Vermeer s Hat
In one painting, a Dutch military officer leans toward a laughing girl. In another, a woman at a window weighs pieces of silver. In a third, fruit spills from a porcelain bowl onto a Turkish carpet. The officer's dashing hat is made of beaver fur, which European explorers got from Native Americans in exchange for weapons. Beaver pelts, in turn, financed the voyages of sailors seeking new routes to China. There - with silver mined in Peru - Europeans would purchase, by the thousands, the porcelain so often shown in Dutch paintings of this time. Vermeer's haunting images hint at the stories behind these exquisitely rendered moments. As Timothy Brook shows us in Vermeer's Hat, these pictures, which seem so intimate, actually open doors onto a rapidly expanding world.
Making War in C te D Ivoire
After a brief period of active combat in 2002, the conflict in Côte d’Ivoire settled into a pattern of neither war nor peace until the 2010 elections led to a new phase of direct conflict. During these taut years, short bursts of intense violence alternated with long periods of standoff. When things were peaceful, the Ivorian political elite and the press produced inflammatory rhetoric while soldiers and militias used the state of emergency as an excuse to shake down civilians at roadblocks. What kept this perpetually tense, dismal, and destructive situation simmering? In this groundbreaking book, Mike McGovern suggests the answer lies in understanding war as a process, not a series of events, and that rather than focusing on the role of political institutions, we should be paying attention to the flawed and unpredictable people within them. McGovern argues that only deep knowledge of a region—its history, languages, literature, and popular culture—can yield meaningful insights into political decision making. Putting this theory into action, he examines an array of issues from the micro to the macro, including land tenure disputes, youth boredom, organized crime, and the international cocoa trade. Drawn from McGovern’s academic research and experience working for a conflict resolution think tank and the political access that position gave him, Making War in Côte D’Ivoire will be the definitive work on the Ivorian conflict and an innovative example of how anthropology can address the complexities of politics.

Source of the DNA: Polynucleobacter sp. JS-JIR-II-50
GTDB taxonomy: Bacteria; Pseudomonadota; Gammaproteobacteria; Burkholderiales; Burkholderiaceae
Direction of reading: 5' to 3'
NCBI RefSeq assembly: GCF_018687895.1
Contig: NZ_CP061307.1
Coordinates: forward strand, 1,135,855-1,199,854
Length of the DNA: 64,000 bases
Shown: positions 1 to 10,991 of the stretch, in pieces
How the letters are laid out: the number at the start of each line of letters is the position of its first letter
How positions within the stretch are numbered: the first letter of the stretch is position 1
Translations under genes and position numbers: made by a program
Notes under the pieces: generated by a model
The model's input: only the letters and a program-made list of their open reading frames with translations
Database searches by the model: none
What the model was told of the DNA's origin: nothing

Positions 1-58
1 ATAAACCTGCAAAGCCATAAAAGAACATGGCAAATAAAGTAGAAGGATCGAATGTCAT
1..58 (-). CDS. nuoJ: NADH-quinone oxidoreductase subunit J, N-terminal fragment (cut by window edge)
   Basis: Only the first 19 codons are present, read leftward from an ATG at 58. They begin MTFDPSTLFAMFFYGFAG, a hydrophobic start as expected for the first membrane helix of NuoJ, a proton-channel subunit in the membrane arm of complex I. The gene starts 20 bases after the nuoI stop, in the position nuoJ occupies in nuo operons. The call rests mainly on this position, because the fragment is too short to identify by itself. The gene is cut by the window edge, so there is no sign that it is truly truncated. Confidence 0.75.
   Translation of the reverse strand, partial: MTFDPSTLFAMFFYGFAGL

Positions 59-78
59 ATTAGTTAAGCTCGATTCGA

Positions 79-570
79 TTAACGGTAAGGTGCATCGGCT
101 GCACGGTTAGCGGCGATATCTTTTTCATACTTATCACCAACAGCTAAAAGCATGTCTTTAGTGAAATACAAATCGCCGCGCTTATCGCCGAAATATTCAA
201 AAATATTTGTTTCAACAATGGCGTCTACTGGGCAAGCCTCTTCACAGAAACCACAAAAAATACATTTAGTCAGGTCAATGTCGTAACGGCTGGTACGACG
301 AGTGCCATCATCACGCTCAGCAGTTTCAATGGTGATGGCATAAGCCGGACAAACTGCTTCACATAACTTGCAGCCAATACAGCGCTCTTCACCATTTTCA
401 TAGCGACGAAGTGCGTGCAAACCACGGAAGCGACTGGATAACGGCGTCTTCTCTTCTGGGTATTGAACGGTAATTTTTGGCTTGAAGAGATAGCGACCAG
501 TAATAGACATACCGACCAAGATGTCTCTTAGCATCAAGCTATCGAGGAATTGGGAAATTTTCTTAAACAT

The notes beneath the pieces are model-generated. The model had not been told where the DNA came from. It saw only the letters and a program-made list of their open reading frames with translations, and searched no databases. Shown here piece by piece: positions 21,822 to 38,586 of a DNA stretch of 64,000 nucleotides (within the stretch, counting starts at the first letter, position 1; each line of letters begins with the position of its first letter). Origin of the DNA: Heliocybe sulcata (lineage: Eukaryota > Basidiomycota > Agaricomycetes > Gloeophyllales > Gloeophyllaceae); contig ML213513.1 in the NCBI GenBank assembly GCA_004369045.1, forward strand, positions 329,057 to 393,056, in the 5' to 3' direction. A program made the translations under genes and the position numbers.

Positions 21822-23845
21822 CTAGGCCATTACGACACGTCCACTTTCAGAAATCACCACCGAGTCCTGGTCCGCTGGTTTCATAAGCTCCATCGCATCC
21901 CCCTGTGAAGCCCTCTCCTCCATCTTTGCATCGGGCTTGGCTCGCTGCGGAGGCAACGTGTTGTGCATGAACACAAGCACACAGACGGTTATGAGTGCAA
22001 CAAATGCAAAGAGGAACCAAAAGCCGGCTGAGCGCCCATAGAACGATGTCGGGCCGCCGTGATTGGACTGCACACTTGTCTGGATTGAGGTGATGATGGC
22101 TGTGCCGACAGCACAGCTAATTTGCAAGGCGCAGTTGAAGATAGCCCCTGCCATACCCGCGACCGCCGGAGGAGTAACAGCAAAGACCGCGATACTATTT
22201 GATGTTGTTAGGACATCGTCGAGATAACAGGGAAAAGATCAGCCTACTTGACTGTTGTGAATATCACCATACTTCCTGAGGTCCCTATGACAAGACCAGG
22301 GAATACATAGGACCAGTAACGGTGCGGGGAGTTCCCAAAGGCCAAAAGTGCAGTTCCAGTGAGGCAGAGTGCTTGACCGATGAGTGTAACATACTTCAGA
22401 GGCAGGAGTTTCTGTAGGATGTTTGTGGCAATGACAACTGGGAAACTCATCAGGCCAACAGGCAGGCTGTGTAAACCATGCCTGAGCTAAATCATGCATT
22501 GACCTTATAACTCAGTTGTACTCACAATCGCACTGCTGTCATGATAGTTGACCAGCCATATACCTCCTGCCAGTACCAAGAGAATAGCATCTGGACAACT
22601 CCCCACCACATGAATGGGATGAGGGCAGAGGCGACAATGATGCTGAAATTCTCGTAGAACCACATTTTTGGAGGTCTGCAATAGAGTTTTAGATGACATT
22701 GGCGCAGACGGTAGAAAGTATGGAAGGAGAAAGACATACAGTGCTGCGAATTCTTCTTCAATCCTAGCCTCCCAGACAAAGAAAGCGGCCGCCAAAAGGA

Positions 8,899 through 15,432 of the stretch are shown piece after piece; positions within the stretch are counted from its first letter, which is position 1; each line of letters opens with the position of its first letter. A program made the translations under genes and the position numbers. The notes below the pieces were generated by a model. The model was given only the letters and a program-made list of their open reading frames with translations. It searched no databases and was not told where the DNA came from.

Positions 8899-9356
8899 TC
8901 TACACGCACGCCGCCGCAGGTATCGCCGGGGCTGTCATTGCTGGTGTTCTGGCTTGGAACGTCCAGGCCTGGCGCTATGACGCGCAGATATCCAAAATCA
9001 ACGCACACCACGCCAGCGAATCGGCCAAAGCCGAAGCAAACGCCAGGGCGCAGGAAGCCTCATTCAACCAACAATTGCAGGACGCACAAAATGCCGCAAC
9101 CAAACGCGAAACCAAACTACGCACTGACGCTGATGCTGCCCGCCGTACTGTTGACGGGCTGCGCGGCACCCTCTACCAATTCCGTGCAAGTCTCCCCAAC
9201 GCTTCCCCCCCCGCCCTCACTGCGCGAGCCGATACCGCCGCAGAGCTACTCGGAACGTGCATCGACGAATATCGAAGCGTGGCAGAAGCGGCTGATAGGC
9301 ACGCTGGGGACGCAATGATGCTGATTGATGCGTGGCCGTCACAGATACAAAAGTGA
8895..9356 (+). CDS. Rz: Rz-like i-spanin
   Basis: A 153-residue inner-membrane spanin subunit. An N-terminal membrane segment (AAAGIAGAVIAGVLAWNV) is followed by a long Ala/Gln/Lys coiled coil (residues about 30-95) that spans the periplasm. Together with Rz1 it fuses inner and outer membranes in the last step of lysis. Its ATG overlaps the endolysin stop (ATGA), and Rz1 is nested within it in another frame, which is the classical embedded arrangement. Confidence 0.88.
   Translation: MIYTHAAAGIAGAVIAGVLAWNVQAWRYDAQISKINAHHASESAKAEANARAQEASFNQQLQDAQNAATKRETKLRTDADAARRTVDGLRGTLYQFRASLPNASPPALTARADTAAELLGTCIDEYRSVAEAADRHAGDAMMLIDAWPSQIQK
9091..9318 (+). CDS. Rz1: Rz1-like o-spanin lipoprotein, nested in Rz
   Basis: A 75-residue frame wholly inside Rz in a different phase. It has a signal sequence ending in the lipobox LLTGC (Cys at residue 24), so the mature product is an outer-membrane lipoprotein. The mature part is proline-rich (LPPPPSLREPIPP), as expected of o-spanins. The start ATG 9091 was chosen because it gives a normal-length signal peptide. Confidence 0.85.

Nikolaus Joseph Jacquin s American Plants
In Nikolaus Joseph Jacquin’s American Plants Santiago Madriñán unearths previously unknown aspects of the Austrian botanical expedition to the Caribbean (1754–1759). The splendid colour illustrations of the plants collected by Jacquin are reprinted with an annotated list of the species.
The View from Afar
This collection touches on a wide range of anthropological issues, including family and marriage, myths, and rites, the environment and its representation, and constraint and freedom. The essays encompass more than forty years of analysis and constrain arguments that are as relevant today as they were thirty years ago. "Hardly a field remains untouched—sociobiology, linguistics, botany, genetics, psychiatry, esthetics, ecology, politics, neuroscience, education, morality, psychology. . . . It's all breathtaking and alarming, some of it wonderful, some of it ridiculous. . . . At times the experience is exhilarating."—Richard A. Shweder, New York Times Book Review
Law in Everyday Life